Building on the OECD’s Responsible Business Conduct guidelines, the Ministry of Environment unveiled a handbook titled ‘Introduction to Environmental Due Diligence in the Value Chain – Implementing Environmental Management Systems (EMS) for Practicing Environmental Due Diligence.’ As regulatory demands for sustainability reporting continue to rise, Japanese companies and investors have taken the initiative to adopt ‘Environmental Management Systems’ that promote environmental preservation throughout their business practices and administration. The recently introduced guidance aims to enhance the standardization of procedures, enabling compliance with due diligence obligations outlined by the OECD, while also supplementing ongoing processes of incorporating environmental factors in governance and risk management.Read more

Other News & Resources

  • SBTN launches science-based targets for freshwater and land. Read more
  • The Network for Greening the Financial System (NGFS) issues a call for expression of interest to develop short-term climate scenarios with submissions accepted until June 15 and analytical implementation anticipated in the third quarter of 2023. Read more
  • ISSB seeks feedback to enhance the international applicability of SASB standards. Read more
  • UK FRC launches public consultation to strengthen directors’ responsibilities and reporting practices. Read more


Have we missed anything?
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SFDR Implementation Countdown: Global Implications for Asset Managers


Sustainability is no longer a niche concern but a crucial aspect of modern business practices. In the European Union, the Sustainable Finance Disclosure Regulation (SFDR) is playing a significant role in driving sustainable investments by increasing transparency and standardisation. As financial institutions gear up for SFDR implementation, they face various data challenges that require careful navigation. The SFDR has already reshaped the landscape of sustainable finance. As asset managers offering sustainable financial products in the EU market gear up for SFDR Principal Adverse Impact (PAI) statements reporting by 30th June, they must navigate a complex web of data challenges to meet regulatory requirements effectively. In this article, we explore the intricate implications of SFDR for asset managers globally, highlighting the data hurdles they must overcome to seize the opportunities presented by sustainable investing.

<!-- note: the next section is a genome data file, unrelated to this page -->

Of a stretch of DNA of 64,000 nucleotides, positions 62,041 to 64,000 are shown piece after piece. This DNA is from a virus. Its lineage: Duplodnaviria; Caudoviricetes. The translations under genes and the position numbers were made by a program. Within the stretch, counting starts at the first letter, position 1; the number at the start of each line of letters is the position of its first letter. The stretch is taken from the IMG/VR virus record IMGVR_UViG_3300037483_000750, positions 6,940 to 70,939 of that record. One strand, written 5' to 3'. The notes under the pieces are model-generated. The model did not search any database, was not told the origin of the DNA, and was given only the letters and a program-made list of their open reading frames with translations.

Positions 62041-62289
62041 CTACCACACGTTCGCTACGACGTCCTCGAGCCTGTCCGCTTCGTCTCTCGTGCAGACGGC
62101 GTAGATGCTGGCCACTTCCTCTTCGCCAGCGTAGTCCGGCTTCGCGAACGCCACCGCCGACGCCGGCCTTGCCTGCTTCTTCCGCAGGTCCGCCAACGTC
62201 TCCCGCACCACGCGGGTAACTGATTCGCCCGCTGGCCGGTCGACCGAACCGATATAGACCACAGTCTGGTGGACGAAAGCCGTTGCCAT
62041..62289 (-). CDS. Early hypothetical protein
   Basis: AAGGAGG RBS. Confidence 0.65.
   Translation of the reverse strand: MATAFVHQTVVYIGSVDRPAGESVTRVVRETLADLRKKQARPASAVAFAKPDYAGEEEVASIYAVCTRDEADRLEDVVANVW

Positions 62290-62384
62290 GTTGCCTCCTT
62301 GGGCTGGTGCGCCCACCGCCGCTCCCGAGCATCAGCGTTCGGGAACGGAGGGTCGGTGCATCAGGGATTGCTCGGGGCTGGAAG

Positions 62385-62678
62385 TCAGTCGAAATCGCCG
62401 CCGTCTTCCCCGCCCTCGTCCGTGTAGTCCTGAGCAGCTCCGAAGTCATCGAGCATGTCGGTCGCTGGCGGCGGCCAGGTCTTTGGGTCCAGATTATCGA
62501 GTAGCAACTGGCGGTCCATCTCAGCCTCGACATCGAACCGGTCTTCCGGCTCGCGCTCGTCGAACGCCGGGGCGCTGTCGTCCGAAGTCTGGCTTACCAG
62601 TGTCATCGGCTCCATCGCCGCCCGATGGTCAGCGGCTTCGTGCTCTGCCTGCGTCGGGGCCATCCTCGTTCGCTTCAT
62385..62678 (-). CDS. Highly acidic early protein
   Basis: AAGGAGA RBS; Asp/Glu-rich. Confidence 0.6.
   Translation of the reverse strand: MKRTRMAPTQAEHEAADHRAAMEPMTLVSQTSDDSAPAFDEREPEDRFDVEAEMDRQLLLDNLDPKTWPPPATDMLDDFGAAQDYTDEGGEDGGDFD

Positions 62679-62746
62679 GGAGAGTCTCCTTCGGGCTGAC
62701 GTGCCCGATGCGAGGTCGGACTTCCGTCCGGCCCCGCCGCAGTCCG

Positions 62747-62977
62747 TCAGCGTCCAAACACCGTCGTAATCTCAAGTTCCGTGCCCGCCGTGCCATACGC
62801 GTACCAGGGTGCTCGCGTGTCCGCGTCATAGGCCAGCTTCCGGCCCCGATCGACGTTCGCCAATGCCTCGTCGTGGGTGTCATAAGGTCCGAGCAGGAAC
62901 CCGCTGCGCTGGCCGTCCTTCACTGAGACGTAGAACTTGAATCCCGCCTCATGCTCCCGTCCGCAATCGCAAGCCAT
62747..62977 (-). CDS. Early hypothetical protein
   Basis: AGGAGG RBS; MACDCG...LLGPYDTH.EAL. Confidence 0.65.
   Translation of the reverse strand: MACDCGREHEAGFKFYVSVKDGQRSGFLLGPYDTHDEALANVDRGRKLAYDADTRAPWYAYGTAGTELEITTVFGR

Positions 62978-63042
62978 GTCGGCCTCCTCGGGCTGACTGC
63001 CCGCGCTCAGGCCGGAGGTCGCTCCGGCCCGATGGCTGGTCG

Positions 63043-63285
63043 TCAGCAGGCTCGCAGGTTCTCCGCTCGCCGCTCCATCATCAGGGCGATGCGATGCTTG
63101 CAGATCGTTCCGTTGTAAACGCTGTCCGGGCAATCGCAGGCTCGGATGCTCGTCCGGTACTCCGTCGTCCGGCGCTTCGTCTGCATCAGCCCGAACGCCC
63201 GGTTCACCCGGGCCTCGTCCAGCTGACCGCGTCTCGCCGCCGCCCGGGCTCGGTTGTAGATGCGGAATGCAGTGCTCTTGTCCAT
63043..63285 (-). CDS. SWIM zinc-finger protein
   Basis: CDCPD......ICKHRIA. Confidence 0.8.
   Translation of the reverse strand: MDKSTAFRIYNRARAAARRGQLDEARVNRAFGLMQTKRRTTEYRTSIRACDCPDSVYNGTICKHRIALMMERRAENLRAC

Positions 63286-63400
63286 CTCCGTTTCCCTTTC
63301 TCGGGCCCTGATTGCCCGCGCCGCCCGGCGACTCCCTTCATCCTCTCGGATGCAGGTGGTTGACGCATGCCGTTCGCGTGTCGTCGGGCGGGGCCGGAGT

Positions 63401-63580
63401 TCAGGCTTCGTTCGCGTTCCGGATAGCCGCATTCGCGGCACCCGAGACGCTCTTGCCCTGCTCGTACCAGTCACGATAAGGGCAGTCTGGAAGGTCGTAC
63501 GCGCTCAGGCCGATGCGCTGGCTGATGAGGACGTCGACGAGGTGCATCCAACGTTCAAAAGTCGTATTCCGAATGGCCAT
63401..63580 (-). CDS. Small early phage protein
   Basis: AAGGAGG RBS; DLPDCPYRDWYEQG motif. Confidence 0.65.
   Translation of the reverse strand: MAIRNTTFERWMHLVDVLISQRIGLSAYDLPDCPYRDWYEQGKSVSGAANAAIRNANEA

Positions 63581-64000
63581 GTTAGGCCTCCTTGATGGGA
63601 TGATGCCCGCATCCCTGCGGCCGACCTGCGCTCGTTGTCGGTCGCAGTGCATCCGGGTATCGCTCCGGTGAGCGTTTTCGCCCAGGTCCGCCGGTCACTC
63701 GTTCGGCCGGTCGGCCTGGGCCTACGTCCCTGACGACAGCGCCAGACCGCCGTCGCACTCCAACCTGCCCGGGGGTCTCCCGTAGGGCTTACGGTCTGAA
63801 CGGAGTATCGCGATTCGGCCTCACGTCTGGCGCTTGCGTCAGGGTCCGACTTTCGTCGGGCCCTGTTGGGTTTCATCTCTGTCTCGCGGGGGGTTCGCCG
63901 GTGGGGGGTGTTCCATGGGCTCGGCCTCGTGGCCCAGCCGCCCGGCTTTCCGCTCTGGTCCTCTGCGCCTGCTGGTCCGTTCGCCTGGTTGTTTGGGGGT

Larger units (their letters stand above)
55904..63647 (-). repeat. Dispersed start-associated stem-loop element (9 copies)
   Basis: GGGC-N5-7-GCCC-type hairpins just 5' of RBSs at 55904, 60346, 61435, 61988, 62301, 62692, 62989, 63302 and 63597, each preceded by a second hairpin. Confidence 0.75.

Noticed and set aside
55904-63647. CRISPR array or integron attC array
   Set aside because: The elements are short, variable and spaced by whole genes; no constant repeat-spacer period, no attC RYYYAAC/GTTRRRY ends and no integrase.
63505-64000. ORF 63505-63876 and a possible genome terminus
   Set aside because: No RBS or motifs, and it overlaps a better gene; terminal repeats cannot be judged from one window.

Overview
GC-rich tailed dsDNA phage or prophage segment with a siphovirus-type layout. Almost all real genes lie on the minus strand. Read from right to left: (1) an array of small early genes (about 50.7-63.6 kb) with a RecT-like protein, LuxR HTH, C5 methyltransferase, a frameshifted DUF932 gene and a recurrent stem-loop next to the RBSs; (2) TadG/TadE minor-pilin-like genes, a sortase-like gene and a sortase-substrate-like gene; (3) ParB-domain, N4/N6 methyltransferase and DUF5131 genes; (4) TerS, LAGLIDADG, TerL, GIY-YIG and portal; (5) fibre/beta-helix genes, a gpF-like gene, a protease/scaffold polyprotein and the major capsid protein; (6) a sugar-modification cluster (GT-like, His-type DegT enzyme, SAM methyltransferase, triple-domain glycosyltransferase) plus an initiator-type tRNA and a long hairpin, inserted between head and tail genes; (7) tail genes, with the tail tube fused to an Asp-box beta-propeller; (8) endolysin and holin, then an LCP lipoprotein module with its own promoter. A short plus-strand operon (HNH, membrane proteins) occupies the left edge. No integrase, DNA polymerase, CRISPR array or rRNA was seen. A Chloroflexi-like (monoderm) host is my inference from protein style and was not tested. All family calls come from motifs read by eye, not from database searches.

Understanding SFDR

The SFDR aims to promote sustainability within the financial sector by providing investors with reliable and comparable information on environmental, social, and governance (ESG) factors. It introduces mandatory ESG-related disclosure obligations for financial market participants, including asset managers, investment advisors, and insurance companies. SFDR classifies financial products into three levels, each with different disclosure requirements: Article 6, Article 8, and Article 9. These levels help investors identify and understand the sustainability characteristics of investment products.


Navigating Data Challenges

One of the primary challenges for SFDR implementation lies in the availability and quality of ESG data. Financial institutions must source relevant ESG data to assess the sustainability characteristics of their products accurately. However, ESG data can be diverse, unstructured, and fragmented. SFDR implementation necessitates addressing several data challenges, ranging from availability and quality to standardization and reporting. This makes it difficult for organizations to compare and assess ESG data consistently. The SFDR has made efforts to address this challenge by mandating the use of various ESG disclosure standards and sustainability benchmarks. However, organizations still need to invest in data mapping, classification, and taxonomy development to align their data with SFDR requirements and enhance comparability across products and markets.